Part of our work at United Way has been understanding the ways systems (educational; economic; health) do or don’t meet the needs of today’s kids and families. A close and honest look quickly reveals an uncomfortable truth: virtually all of our modern systems have been shaped by a history of structural racism and disenfranchisement. As an example, upon gaining statehood in 1859, Oregon’s constitution barred blacks from living, working, or owning property in the state. Oregon continued to legislate exclusion and even impeded federal progress toward citizenship and voting rights. It wasn’t until 2002 that the state finally expunged racist language from its original documents.
A state built on this kind of foundation doesn’t then build public systems and policies that promote equitable access, opportunities, and outcomes. Rather, our region’s educational, economic, health, and legislative structures were all engineered with one end in mind: to uphold the power of the ruling class. Immigrants and people of color, if they wanted to gain economic or social capital, were expected to abandon their language, culture, and traditions and assimilate into mainstream society.
Today, we express dismay over consistently poor outcomes for our kids and families of color, who also happen to be our fastest-growing populations. These children represent our region’s future workforce, tax base, and economic power. Yet, we ask them to navigate schools designed for middle-class white Americans as well as legislative, health, and housing systems originally engineered to exclude them. We expect kids and families of color to do this without the benefit of their language, culture, or the communities that give them strength.
Let me share a story of how this shows up for one local child and family.
Last week I visited a new early learning program funded by United Way. Staff there told me about Ashkir, a five year old Somali boy whose family came to Oregon a year ago. With the help of another United Way-funded nonprofit partner, Immigrant & Refugee Community Organization, the family found housing and work, and enrolled their children in schools. They felt fortunate to get Ashkir into an early childhood program run by the local school district.
A smart and bright boy, initially Ashkir was excited for his new adventure. Within a couple weeks, though, his parents noticed a change. He didn’t want to go to school any more, was unenthusiastic and often complained of feeling sick. His worried mother joined him at school one day to investigate. She observed him playing with his peers and busy with an array of work and activities. At snack-time, she watched as he was given his serving of fruit, a granola bar, and milk.
Lactose intolerance is common among many immigrants, especially African immigrants. At home, Ashkir’s mother asked him why he was drinking cow’s milk when he knew it would make him sick. He explained that everyone else was doing it and he didn’t want to be singled out. Further, he shared that he didn’t “have the words” in English to explain the situation. Most telling, Ashkir said, “Mama, I can’t tell the white lady ‘No’.”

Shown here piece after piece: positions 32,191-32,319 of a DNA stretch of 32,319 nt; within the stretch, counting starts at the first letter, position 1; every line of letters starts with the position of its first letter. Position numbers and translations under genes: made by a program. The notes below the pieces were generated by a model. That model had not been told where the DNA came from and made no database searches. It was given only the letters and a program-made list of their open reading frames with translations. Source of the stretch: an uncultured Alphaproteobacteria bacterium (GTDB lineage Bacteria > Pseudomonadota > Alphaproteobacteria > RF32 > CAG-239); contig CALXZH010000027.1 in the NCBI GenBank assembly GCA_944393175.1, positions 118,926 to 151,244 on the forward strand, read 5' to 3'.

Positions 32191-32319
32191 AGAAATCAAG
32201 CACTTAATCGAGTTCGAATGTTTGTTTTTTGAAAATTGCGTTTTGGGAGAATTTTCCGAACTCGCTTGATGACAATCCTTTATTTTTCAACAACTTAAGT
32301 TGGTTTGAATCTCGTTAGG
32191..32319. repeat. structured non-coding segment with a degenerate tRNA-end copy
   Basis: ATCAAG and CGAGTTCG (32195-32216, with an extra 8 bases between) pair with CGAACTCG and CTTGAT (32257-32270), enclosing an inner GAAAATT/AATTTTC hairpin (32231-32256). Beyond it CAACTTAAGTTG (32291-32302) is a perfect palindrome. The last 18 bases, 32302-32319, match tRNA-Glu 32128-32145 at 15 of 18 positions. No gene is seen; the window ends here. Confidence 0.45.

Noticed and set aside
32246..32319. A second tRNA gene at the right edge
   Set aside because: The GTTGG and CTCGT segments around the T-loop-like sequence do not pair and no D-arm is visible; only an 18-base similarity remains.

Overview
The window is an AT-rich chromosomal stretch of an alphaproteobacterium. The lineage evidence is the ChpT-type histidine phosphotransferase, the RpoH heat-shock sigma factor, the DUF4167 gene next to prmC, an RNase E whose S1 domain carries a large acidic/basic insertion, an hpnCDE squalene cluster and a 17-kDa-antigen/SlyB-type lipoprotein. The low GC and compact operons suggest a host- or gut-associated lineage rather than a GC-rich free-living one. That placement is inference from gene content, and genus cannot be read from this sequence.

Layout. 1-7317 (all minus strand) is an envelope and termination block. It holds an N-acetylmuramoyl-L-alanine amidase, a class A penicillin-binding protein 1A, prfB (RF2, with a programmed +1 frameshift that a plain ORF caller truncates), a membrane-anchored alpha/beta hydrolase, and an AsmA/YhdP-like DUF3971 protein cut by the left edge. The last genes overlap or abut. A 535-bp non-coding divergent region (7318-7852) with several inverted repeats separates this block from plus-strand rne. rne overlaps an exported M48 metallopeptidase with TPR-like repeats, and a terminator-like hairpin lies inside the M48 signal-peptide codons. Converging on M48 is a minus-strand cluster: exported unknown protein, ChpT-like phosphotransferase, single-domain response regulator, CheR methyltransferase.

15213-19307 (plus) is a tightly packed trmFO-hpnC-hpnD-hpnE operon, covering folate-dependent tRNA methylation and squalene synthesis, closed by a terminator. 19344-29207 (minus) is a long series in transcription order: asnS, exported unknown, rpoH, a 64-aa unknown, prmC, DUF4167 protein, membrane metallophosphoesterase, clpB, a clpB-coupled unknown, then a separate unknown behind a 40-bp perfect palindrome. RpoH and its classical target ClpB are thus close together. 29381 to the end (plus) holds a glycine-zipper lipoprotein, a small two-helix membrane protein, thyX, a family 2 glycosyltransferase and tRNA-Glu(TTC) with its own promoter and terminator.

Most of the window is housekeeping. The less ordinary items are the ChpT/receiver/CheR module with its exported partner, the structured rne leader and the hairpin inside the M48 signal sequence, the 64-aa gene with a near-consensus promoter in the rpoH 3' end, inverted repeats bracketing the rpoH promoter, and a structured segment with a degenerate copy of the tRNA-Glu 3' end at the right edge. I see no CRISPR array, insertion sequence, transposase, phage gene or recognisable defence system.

This is a small example of how our dominant culture systems are missing the mark with our fast-diversifying communities. The American model of assimilation fails to account for the reality of difference. In this case, Ashkir, a smart and energetic little boy was literally being made sick by the system tasked to help him.
Where do we look for solutions? At United Way, we know culturally-specific programs and culturally-relevant approaches work. It’s time to really listen to what our diverse communities are telling us; they’re the experts. Our data reflects strong results when we do: local, culturally-specific programs – those built, staffed and run by the people they serve – achieve significantly better outcomes than traditional mainstream models. Here’s a case-in-point: a recent national study showed that when schools include Ethnic Studies in their curriculum, there is a correlated increase in GPA, attendance and credit attainment (Dee & Penner, 2016).
Culturally-relevant programming isn’t about disassociation from America. It is about building on the resource of language, knowledge, and cultural base. It’s why bi-lingual education has been shown to improve English language acquisition and academic success. By putting culture at the center, quality programs better prepare toddlers to succeed in mainstream schools, help immigrant teens become career- and college-ready and support newcomer families as they contribute to our region’s economy.
A happy ending to Ashkir’s story bears this out. His mother was able to enroll him in the preschool program at the Center of African Immigrants & Refugees of Oregon (CAIRO), launched with funding from United Way. In his new preschool class, Ashkir is surrounded by children and staff who understand his unique needs. Somali-speaking staff support Ashkir’s growth and ensure deep family engagement with the program. Ashkir is happy again and thriving. Next year, he will start kindgergarten at his neighborhood school, and his parents and teachers are confident that he will be ready.
That’s what an inclusive and equitable region looks like.
Today, on March 21 - International Day for the Elimination of Racial Discrimination - we, at United Way, reaffirm our commitment to end racism and continue to lead with equity in everything we do. Learn more.